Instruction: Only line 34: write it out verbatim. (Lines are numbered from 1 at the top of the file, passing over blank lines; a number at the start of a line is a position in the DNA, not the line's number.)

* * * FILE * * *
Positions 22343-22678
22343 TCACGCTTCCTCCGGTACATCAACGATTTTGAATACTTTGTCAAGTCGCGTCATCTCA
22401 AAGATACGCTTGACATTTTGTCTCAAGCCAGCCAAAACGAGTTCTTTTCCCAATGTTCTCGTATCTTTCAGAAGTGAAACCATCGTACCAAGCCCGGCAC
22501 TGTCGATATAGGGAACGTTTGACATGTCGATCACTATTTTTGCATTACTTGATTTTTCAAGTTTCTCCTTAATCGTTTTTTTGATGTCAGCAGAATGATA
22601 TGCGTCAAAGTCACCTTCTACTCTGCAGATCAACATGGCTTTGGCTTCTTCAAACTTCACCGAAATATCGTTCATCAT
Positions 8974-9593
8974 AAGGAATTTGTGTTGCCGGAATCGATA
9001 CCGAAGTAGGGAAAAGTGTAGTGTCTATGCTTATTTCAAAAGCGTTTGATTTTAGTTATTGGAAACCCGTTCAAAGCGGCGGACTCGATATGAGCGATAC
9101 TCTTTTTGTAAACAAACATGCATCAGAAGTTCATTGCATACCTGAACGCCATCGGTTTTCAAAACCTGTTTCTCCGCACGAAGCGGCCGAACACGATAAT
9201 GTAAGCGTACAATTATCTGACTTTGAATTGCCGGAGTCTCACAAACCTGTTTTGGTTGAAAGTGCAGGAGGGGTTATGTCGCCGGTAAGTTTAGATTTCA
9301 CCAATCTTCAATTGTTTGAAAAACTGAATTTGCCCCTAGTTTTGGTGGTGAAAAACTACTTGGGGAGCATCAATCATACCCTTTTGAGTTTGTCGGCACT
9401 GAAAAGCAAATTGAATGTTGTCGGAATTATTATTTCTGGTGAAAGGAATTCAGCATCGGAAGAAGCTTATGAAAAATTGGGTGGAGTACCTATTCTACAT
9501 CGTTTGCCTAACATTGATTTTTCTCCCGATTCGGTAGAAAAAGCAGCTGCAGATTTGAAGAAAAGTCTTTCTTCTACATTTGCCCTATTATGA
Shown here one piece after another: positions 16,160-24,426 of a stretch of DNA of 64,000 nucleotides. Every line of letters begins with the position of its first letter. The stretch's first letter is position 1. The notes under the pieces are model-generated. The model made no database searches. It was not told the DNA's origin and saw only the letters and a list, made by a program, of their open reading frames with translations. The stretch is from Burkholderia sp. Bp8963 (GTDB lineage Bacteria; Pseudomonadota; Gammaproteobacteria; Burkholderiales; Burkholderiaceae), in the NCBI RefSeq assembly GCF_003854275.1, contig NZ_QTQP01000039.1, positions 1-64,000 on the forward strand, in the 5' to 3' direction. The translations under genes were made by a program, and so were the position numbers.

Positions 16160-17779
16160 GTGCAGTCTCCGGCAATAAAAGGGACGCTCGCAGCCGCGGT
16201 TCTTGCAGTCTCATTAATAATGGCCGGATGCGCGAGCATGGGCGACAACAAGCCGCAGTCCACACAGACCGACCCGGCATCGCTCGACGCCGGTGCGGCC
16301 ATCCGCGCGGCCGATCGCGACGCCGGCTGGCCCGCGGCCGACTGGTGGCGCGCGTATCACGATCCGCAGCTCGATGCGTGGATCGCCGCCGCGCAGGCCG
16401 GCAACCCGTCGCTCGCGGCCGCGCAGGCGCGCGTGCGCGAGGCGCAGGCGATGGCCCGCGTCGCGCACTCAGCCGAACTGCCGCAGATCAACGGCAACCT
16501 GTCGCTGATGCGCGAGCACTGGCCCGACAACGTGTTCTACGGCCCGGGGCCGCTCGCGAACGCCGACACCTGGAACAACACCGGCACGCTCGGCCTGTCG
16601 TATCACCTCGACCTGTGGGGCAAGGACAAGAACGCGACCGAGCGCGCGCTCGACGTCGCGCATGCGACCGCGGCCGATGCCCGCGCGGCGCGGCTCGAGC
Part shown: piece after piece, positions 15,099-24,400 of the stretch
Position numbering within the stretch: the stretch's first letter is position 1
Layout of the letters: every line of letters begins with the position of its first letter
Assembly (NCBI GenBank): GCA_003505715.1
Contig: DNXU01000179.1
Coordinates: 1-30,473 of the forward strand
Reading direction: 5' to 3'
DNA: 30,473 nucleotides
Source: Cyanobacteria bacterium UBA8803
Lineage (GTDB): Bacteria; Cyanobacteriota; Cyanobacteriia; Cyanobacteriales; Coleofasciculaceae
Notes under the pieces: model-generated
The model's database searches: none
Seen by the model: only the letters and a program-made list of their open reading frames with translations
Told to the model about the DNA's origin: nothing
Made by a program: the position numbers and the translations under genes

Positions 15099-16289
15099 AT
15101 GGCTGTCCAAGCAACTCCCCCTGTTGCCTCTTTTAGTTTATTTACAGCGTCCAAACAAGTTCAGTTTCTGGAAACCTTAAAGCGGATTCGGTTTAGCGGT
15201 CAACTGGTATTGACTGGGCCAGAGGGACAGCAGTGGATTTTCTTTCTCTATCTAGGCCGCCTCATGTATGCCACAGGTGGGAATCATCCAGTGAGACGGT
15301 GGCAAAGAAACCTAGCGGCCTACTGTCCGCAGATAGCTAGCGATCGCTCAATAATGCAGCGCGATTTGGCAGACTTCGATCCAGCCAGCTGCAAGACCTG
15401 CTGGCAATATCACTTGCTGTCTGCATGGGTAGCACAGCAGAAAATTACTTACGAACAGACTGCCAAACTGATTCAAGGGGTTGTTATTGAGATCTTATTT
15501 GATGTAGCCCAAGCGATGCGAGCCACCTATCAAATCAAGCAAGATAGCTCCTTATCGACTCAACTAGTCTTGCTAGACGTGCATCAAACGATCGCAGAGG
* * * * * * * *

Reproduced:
Seen by the model: only the letters and a program-made list of their open reading frames with translations